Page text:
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Dynasty Prospect Profile: Benny Snell

By Matt Schauf | Updated on Tue, 23 May 2023 . 1:27 PM EDT


Benny Snell, RB, Kentucky

Height: 5’10.5
Weight: 224
Age: 21.1


Combine results:

40-yard dash: 4.66 seconds (19th percentile)
Vertical: 29.5 inches (4th)
Broad: 119 inches (57th)
3-cone drill: 7.07 seconds (51st)
20-yard shuttle: 4.33 seconds (30th)


College career:

The hyper-productive runner leaves Kentucky as the school’s all-time leading rusher despite playing only 3 seasons.

Snell -- whose father, Benjamin, and great-uncle Matt both played RB in the NFL -- split carries with upperclassman Boom Williams as a true freshman but led the team in rushing attempts and ground scores. Snell’s production earned him freshman All-SEC and All-America honors.

He took over the backfield as a sophomore, claiming 57.1% of the team RB carries and scoring 73.1% of the rushing TDs. Snell racked up 7 games of 100+ rushing yards, topping 170 three times. He also delivered 6 games of 2+ TDs.

Snell then averaged 22.2 carries per game as a senior en route to top-10 national finishes in rushing attempts, yards and TDs. He eclipsed 100 yards another 7 times, including 3 straight games of 100+ yards and 2 TDs to close the season. Snell earned 1st-team All-SEC and 3rd-team All-America recognition.


Film review:

Games watched: Georgia, Florida, Tennessee (2017), Georgia (2017)

As you might have assumed from his 76th-percentile weight for the position, Snell wins on power more than anything else. Here are 3 examples from the 2017 clash with Georgia …

via Gfycat

via Gfycat

via Gfycat


But the Kentucky workhorse also displays good hands for his position.

via Gfycat

via Gfycat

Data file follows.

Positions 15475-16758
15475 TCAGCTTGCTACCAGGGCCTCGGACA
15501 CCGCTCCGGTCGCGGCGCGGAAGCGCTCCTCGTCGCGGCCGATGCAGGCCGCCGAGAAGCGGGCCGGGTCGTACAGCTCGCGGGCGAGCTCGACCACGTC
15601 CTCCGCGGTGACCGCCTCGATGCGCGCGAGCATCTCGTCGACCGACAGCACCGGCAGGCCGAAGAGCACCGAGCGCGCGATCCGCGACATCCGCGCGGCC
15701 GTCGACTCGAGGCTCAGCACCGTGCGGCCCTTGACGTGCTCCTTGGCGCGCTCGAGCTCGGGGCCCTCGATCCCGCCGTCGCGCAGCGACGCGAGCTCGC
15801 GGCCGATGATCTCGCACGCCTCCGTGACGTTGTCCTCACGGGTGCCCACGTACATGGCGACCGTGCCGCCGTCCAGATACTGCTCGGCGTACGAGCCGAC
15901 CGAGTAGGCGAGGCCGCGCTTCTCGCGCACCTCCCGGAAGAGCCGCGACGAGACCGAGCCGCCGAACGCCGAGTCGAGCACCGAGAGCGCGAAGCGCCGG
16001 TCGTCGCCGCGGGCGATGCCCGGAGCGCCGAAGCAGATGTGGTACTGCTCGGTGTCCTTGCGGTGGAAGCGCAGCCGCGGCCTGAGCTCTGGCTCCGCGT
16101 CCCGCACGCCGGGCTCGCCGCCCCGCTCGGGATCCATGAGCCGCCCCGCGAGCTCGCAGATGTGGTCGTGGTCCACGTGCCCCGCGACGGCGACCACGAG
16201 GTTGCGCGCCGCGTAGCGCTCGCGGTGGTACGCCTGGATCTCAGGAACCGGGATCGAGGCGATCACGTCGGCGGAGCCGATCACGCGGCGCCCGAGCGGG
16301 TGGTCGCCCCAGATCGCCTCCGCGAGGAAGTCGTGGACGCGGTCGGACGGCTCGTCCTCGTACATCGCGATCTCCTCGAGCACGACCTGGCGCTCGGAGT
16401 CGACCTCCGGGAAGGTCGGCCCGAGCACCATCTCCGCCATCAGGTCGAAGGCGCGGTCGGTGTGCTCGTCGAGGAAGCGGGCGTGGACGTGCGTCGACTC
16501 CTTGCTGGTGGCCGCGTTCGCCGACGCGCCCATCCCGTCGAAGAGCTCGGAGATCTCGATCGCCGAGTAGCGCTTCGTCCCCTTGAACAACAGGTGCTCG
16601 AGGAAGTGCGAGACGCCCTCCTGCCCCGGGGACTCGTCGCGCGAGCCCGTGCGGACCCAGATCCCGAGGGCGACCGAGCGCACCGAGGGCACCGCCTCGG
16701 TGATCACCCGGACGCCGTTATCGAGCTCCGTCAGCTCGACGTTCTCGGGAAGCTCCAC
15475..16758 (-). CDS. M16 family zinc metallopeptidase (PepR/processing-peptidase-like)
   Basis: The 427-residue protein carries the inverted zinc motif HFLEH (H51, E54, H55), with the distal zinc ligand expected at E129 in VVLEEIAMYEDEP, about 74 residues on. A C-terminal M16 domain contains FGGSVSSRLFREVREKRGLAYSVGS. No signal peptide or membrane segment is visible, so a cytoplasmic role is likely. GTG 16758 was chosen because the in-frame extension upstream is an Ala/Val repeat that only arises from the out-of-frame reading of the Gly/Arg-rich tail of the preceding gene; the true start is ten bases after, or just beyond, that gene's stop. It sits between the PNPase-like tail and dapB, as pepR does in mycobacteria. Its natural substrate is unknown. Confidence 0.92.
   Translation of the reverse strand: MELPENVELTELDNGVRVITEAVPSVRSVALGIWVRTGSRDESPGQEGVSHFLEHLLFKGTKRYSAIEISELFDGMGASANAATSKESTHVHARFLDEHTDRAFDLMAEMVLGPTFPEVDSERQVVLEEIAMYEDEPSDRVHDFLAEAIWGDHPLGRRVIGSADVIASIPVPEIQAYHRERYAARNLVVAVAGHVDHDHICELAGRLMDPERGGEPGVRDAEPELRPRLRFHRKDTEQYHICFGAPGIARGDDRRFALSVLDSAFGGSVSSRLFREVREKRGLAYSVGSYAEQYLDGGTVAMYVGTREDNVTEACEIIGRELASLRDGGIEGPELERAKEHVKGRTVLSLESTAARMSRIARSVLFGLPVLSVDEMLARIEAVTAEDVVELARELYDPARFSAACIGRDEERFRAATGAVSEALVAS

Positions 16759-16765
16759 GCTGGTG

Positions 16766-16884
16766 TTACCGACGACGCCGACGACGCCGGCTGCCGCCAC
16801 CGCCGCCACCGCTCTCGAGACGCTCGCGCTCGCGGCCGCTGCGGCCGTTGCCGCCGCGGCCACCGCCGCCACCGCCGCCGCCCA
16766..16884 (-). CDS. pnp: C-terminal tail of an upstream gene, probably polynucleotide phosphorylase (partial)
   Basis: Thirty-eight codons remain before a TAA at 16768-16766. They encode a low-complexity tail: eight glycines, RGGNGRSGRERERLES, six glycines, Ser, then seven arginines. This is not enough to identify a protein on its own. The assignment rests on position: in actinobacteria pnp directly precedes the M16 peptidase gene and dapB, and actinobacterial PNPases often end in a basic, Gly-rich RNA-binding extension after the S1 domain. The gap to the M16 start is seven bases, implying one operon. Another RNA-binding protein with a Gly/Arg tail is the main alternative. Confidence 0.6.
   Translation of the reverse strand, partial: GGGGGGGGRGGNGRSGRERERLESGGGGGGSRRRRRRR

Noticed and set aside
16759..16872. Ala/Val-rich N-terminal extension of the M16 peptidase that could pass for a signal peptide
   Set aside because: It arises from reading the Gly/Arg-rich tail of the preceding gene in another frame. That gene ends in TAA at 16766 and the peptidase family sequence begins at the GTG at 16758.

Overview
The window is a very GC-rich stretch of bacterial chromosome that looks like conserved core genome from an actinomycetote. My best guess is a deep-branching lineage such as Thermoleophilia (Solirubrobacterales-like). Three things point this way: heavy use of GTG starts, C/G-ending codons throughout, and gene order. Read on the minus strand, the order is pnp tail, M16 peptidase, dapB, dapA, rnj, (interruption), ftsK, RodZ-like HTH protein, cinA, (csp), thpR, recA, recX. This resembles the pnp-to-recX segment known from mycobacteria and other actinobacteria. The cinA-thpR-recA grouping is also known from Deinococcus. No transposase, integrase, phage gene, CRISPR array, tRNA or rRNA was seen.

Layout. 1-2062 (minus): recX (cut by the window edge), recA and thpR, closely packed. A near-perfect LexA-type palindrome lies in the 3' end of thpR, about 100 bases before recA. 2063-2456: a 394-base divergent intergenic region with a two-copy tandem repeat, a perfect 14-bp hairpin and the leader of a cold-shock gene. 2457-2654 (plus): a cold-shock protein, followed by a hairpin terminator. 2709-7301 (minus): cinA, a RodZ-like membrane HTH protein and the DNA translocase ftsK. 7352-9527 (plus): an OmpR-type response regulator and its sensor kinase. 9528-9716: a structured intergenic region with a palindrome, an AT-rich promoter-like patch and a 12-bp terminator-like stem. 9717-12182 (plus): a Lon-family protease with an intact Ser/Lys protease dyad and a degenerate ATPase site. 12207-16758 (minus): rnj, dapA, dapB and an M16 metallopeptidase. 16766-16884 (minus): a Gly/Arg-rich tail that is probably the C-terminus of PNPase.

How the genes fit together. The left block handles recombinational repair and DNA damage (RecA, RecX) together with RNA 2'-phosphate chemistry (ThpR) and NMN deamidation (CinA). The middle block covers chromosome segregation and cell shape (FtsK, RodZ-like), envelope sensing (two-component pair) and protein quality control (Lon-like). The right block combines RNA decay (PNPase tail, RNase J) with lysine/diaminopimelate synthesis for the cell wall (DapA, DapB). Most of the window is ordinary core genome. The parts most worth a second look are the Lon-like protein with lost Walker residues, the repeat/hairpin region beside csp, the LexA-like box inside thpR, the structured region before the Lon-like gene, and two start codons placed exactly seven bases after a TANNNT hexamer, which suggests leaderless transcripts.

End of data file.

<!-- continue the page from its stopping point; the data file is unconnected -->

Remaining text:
Combine that with a decent #33 ranking in pass-blocking efficiency by Pro Football Focus this past season, and Snell has a shot to stay on the field in passing situations with the right team.

But that’s about it for him. The solid 3-cone and broad-jump results for a guy his size don’t translate to above-average agility in the games I watched -- which makes sense, given that the testing results weren’t above-average for the position.

Like plenty of other players in this class, Snell’s a fine runner but not a special prospect.


Fantasy outlook:

Snell’s best bet for fantasy value looks like a goal-line role in a backfield committee. His pass-catching ability should mean spot-start upside when other RBs on his team are hurt, but Snell doesn’t look like a player NFL teams should or will count on to pilot the backfield. That makes him a later-round rookie pick.

Matt Schauf Author Image
Matt Schauf, Editor
Matt has earned two Fantasy Pros accuracy awards for IDP rankings and won thousands of dollars as a player across best ball, dynasty, and high-stakes fantasy formats. He has been creating fantasy football content for more than 20 years, with work featured by Sporting News, Rotoworld, Athlon, Sirius XM, and others. He's been with Draft Sharks since 2011.
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